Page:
The possibility of identity theft is a growing concern. However, banks, credit card companies, and various other institutions that house private information regularly take steps to protect customers’ identities. Nonetheless, a different type of identity theft continues to thrive. Online impersonation is a quick and easy form of identity theft that takes place over the Internet. It is an easy type of identity theft given the breadth and convenience of social media and expanding networking sites. However, in light of the Sandy Hook Elementary School incident, state and federal authorities are considering the possibility of bringing criminal charges for online impersonation.
State legislatures called for laws against online impersonation following the case of Megan Meier, a 13-year-old girl who killed herself after a woman impersonated a boy and engaged in cyberbullying. After the Sandy Hook shooting, people began posting incorrect information about the shooting and the suspect. Others began posing as the shooter and staging crime scenes similar to the shooting. Connecticut State Police Lieutenant J. Paul Vance called attention to this matter in a public press conference. He noted that these posts, in addition to being highly inappropriate, were also threatening and criminal in nature.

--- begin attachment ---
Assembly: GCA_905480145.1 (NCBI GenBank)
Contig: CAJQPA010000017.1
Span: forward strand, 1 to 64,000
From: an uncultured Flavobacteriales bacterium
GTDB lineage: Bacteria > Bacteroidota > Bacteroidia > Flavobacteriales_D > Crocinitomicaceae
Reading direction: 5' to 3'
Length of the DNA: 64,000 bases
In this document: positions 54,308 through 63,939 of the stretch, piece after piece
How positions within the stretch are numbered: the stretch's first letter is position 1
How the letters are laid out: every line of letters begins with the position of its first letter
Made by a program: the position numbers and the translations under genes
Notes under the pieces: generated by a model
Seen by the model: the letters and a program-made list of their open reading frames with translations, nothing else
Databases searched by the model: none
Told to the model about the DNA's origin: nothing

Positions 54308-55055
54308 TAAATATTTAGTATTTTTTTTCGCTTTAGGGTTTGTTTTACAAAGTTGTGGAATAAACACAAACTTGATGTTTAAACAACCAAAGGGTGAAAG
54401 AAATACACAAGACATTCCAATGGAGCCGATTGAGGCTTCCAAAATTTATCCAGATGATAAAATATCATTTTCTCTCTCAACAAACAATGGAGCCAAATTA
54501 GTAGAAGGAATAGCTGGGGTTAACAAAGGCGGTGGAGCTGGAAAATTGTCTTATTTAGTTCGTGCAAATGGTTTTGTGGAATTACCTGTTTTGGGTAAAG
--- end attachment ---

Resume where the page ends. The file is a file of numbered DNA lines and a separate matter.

A spokesman for Commissioner Reuben Bradford stated that, harassing anyone who was a victim of the shooting would be criminally prosecuted. He noted that harassment would not only include in person contact, but also harassment through via the Internet and social media sites. Charges could include criminal impersonation and criminal misrepresentation. California and several other states have established online impersonation as a criminal offense. Critics argue that criminal regulations that prohibit online impersonation may arm interest groups with the power to suppress speech. For example, Electronic Frontier Foundation argues that such laws could silence groups like The Yes Men, which utilizes online impersonation as a form of commentary on the government and large corporations.
However, it is much harder to identify potential suspects online because they are able to operate behind the safety of false identities or even anonymity. Even though investigators could connect an account to an IP address, they would then have the responsibility of showing who was accessing the IP address at the time. With family computers and public computers, it is difficult to establish who was using the computer when multiple people had access to the same computer. There may also be an added burden of establishing that the online impersonation posed an actual threat. In order to sustain a case for online impersonation, prosecutors must also show that the online communication went beyond protected speech and crossed into criminal behavior.
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